Hey credit warriors! In this article, we will teach you how to manage your wealth and great things to know about investment. And don’t worry, we’re not going to teach you some new-age nonsense like standing up repeating the millionaire’s mantra to yourself in front of the mirror every morning, “I will manifest great wealth, I will manifest great wealth” or meditating on your financial future or, you know, other ways. No, we are going to teach you seven practical tips for increasing your wealth
The Ultimate Guide to Wealth Management and Early Investment:
Understanding Assets and Liabilities
Start Investing Early
Optimize Your Tax Situation
Understand where you are on the wealth ladder
Be an early adopter
Have an emergency fund
Understand the macro-financial climate
Here we go!
1. Wealth Management: Understanding Assets and Liabilities
This is a great place to start. Traditionally, most people see a person’s primary residence that they own, as an asset, you build up equity in the property, you can use it as a savings account, you can borrow against it, etc. But in 1997, Robert Kiyosaki came out with the book Rich Dad Poor Dad, where he argued that a primary residence is a liability, not an asset. And this is because he was using a more strict method to define what an asset is, being that it must have cash flow. So if you own a rental property, for example, provided the rent covers the mortgage, the insurance, all of the expenses associated with it, and perhaps on top of that even delivers a little bit of profit, then that is going to be an asset. But the same property could become a liability if it went vacant, or if you had to lower the rent for some reason, and the cash flow coming in no longer covered the expenses, and it started costing you money each month instead. So it’s vital to understand the differences between assets and liabilities. And you aim to buy assets, not liabilities.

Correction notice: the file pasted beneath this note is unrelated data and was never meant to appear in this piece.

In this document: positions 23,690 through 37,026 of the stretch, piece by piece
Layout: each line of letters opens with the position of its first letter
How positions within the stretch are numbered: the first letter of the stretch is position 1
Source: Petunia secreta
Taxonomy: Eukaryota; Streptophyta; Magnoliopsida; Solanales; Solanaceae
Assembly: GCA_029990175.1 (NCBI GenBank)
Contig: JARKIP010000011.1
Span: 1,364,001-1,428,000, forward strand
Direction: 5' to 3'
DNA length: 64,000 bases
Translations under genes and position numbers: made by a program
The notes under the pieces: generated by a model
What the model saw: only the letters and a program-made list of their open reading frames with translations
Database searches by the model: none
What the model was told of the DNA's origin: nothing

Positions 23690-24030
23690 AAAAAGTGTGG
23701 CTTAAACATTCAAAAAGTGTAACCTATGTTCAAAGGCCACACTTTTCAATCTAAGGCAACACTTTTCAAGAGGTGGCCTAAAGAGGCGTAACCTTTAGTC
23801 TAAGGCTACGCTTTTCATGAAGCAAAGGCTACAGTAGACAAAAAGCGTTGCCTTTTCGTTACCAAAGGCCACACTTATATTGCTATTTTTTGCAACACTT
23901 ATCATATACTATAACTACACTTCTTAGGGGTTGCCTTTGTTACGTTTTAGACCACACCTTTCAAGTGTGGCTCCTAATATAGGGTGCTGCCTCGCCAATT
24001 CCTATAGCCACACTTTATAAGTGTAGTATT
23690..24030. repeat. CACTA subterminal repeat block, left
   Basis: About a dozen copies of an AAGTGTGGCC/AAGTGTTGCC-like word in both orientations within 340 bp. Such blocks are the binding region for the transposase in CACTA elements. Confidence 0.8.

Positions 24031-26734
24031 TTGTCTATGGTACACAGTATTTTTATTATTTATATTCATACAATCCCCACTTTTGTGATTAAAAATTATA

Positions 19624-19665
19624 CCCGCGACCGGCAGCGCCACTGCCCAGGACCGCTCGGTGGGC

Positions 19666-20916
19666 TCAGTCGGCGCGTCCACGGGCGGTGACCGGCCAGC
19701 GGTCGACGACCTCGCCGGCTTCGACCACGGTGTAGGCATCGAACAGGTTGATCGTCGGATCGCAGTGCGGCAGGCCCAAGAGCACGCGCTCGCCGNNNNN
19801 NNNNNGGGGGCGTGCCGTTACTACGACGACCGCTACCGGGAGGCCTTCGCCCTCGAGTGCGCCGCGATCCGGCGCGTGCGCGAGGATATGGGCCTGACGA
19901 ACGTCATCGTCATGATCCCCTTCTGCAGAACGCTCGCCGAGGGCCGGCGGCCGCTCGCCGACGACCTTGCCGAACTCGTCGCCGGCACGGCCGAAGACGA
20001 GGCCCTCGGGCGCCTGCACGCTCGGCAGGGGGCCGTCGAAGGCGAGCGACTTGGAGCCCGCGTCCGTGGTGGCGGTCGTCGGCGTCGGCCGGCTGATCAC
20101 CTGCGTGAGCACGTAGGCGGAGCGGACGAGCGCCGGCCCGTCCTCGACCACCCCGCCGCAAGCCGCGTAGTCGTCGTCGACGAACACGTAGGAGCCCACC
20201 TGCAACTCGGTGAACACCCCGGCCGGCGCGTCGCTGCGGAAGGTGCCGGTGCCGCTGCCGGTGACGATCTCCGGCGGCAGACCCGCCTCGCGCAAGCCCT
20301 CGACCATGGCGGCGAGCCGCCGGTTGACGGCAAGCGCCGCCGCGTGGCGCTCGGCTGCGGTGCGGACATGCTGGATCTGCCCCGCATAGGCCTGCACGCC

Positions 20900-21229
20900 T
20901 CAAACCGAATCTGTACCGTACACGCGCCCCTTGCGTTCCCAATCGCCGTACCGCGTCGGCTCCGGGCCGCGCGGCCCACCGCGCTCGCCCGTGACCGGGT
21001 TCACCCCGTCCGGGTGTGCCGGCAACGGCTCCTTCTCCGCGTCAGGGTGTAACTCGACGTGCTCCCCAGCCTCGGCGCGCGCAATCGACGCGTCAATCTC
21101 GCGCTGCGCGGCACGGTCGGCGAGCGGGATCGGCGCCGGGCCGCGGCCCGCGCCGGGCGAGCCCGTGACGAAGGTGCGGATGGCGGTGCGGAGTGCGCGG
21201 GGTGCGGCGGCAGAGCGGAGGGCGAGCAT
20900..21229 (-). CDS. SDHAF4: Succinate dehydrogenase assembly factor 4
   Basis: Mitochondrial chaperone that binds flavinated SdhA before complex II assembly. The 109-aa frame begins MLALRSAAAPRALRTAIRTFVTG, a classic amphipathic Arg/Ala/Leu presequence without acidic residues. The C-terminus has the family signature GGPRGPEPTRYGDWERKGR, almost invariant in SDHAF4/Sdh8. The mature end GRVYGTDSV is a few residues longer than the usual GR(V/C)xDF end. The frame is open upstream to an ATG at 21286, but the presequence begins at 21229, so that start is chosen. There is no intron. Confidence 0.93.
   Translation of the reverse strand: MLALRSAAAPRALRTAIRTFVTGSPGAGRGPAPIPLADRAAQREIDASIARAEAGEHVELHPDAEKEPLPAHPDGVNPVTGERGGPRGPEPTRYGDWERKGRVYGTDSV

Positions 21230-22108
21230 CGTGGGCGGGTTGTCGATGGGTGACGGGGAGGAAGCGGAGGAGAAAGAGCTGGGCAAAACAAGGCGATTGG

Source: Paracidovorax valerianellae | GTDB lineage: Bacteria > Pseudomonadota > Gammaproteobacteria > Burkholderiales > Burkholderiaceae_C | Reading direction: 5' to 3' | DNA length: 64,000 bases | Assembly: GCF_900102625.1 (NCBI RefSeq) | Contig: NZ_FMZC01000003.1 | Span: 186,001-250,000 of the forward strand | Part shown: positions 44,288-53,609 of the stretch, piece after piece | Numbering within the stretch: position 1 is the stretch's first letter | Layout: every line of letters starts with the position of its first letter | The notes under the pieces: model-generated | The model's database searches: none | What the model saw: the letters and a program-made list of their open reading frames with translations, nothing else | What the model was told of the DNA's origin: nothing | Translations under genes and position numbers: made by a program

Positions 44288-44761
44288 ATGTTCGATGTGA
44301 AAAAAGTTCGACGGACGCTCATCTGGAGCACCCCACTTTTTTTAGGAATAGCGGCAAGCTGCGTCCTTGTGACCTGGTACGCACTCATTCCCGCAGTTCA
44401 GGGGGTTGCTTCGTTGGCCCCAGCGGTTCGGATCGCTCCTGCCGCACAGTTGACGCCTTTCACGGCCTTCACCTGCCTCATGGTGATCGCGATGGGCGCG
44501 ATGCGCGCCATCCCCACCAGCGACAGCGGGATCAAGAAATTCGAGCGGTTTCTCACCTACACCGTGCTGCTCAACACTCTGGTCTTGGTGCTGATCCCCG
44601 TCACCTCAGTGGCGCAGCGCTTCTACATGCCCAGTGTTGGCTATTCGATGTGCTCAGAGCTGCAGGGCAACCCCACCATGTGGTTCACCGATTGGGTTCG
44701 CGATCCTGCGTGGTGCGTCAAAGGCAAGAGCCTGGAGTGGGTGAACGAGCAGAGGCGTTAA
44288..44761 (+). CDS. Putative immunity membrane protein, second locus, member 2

Let’s do a little test. Here are some examples of which one’s an asset and which one’s a liability:
- Your primary residence. This one’s easy. It’s a liability.
- Your Car. Another liability.
- A rental property delivering positive cash flow. That’s an asset.
- Boat for personal use. Of course, that’s a liability.
- Stocks. Now that’s an asset! And that’s because stocks don’t cost any money to keep. Maybe there’s a brokerage fee or something like that, depending on your account. But stocks are generally going up. And they do deliver a dividend depending on the stock. So they will be giving you probably some cash flow each month, awesome!
- Undeveloped land, this is a liability. Undeveloped land would be viewed as a liability
- because it’s not bringing you any cash flow, yet you have to pay the property taxes on it each year. And depending on where that is in the country, that could be quite a lot. However, as soon as you build a house on that land, or develop a farm, or I don’t know, set up your own paintball operation, or whatever you do with it, something where you can charge people money for using it, then it could become an asset.
- A Lamborghini that you rent out to people that generates profit. This one is an asset. I mean if your someone who actually runs a business renting out exotic cars, if you’re just someone who wants a Lamborghini, and you’re thinking, “Yeah, I’ll rent it out a bit on Turo, see if I can make the money back, see if I can make it pay for itself” You’re probably not going to generate a profit like that. And you know, it’s going to end up being a big liability.
- Cryptocurrency. That would also be an asset. And that’s pretty similar to stocks because cryptocurrency is generally going upwards, although it’s a lot more volatile. And you can stake it and get some interest from holding it.
I think you understand the difference between an asset and a liability. Apart from your primary residence and your car, you should make the effort to buy only assets. Of course, once you have made it rich, and you might want to splash out, but just make sure all of those toys like boats and Lamborghinis for personal use are paid for by the cash flow from your assets.
2. Early Investment tips: Start Investing Early
Jeff Bezos, CEO of Amazon, and former richest person in the world said to billionaire investor Warren Buffett: “Your style of investing is so simple. Why don’t people just copy you?” To which Buffett replied: “Because no one wants to get rich, slow.” Buffett has relied on the exponential power of compound interest to build his wealth. But this only works if you start very early. Buffett started at 11 years old and 99.7% of his wealth was earned after the age of 50. He is now worth $100 billion at 91 years old! So let’s look at how wealth builds over long periods. If you put away $500 per month and an 8% rate of return, you will be a millionaire in 33 years. But if you keep going, you will surpass 2 million in just nine more years, and in five more years, you’ll have 3 million! This is the exponential power of compound interest. It takes discipline to do this, though, because you have to go many years with your wealth only increasing a little bit in order to get those huge gains later on. The wait, however, is totally worth it.